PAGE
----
There are over 300 species of susceptible plants that are attacked by the Aster Yellow pathogen. Many of those commonly affected are from the daisy family, which is where the disease's name comes from. Annual flowering plants, vegetables, grasses (such as wheat and oats), and perennial weeds and flowers can become infected with aster yellow.
Common ornamental plants affected by aster yellow include coneflower, black-eyed susan, aster, petunia, chrysanthemum, snapdragon, and marigold. Edible vegetables that are susceptible to aster yellow include potatoes, carrots, cabbage, tomatoes, celery and lettuce. Most broadleaf weeds such as dandelion, plantain, ragweed, wild carrot and thistle are also susceptible. Unfortunately, this is not an exhaustive list as there are many other plants that could become infected with aster yellows.
Control Aster Yellows
An aster leafhopper on an aster plant. Source: Foxtail_1
The only surefire way to control aster yellows is to control insects and reduce the aster leafhopper population in your garden. The cicadas arrive in hot, dry weather and prefer to spend their days in hot climate areas. Herbicides and pesticides are not an effective means of controlling aster yellow. Once you know the symptoms of aster yellow, you can identify infected plants and minimize spread to neighboring plants.
If you notice plants infected with aster yellow, remove them from your garden immediately and destroy them (pay special attention to the inner leaves and flowers to aid in identification). Do not compost infected material. When the plant dies, the pathogen dies with it, but you don't want the planthoppers or other insects to feed on the plant or they'll spread it to other nearby plants. Aster yellow does not spread over the ground or through the air. An insect vector is required to transmit the disease from one plant species to another.
Preventing aster yellow
The best way to prevent aster yellow disease is to control the insect vector in your garden. Aster leafhoppers are the most common vector in spreading aster yellow. To protect your garden plants, it is important to reduce cicada populations.
You can protect plants from aster cicadas by placing floating row covers over the entire plant to keep the insects out. Most aster cicadas become disoriented when confronted with light-colored or reflective mulch, so this method can reduce the likelihood of them feeding on your plants.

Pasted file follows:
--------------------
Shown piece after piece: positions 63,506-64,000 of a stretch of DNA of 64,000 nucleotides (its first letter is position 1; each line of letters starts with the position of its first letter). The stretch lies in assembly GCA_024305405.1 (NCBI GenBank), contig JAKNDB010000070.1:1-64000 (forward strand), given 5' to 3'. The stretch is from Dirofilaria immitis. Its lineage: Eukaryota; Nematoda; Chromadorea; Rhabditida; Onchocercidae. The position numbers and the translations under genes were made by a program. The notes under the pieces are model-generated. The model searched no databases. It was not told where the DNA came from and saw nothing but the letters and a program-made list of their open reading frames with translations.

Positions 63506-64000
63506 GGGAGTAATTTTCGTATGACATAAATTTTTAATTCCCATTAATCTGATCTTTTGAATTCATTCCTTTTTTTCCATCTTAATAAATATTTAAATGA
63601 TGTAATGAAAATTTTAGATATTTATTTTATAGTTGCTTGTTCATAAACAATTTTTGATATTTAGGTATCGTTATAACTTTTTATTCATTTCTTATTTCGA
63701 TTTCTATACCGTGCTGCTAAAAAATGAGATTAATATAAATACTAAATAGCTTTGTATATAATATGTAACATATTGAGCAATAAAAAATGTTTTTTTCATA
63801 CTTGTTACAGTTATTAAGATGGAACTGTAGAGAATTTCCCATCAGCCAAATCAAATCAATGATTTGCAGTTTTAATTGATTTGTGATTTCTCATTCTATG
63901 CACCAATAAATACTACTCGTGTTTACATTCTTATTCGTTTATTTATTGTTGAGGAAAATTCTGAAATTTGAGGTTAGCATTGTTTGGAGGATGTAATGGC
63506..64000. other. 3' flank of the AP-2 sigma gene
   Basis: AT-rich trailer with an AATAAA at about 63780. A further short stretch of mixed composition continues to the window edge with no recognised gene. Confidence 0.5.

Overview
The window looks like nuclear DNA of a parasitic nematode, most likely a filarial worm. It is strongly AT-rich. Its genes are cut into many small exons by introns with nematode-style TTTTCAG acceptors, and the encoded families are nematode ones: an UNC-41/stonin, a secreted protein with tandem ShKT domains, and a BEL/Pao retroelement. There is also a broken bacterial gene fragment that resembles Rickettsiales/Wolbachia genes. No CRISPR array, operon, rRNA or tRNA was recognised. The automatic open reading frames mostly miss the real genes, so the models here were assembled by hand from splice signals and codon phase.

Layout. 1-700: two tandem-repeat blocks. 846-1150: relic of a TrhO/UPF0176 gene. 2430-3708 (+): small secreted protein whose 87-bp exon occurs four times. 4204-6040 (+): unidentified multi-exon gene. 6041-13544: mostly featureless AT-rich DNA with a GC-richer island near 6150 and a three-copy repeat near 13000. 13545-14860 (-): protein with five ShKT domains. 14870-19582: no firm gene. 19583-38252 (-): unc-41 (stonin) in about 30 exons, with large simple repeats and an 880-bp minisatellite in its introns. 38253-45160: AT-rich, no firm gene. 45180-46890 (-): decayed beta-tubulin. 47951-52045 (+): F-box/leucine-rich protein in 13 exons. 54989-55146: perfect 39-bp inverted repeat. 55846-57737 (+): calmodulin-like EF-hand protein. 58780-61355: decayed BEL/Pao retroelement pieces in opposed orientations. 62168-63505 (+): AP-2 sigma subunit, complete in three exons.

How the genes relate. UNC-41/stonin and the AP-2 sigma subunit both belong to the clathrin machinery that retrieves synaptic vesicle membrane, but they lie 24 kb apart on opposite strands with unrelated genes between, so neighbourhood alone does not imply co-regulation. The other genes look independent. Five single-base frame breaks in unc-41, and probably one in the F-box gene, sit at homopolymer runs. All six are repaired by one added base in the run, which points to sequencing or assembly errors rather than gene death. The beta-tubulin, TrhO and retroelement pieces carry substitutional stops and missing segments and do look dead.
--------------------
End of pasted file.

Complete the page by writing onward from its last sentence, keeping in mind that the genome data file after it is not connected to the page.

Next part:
Another effective method is weed control in your garden area. Since many broadleaf weeds can be infected with this plant disease, removing these host plants before the aster leafhopper shows up helps. Clean the gardening tools between each use (and especially before using them on another plant). Infected plants may not show any symptoms when pruned. Using bactericidal cleaning methods reduces the chance of it spreading to healthy plants.
Growing flowers and plants that are not susceptible to the disease can seem like a tough way to combat aster yellow. But it's worth considering, especially in areas with wet summers. Although aster yellow affects a large number of plants, there are many other families to choose from. Geraniums, sage and impatiens are just a few examples of flowers that are not susceptible.
By implementing some of these methods, it will help reduce the chances of this disease getting into your garden in the first place. Depending on your location and the types of plants you grow, you may find that one method works better for you than others.
frequently asked Questions
Comparison of diseased and healthy coneflowers. Source: Florador
Q: Is aster yellow a seed borne disease?
A: No, aster yellow is transmitted through the phloem of the plant when the aster leafhopper feeds on the infected plant and then transmits the aster yellow disease to another plant. Typically, aster yellow causes the plant to become sterile.
Q: Can Echinacea turn aster yellow?
A: Yes, unfortunately Echinacea, also known as coneflowers, is susceptible to the aster yellow pathogen. These beautiful flowers are particularly susceptible to this disease, and hot weather increases the likelihood that the aster leafhopper will arrive and it will encounter others. Plants from the Asteraceae family are particularly affected, hence the name yellow aster. But it can also infect grasses, crops and some weeds.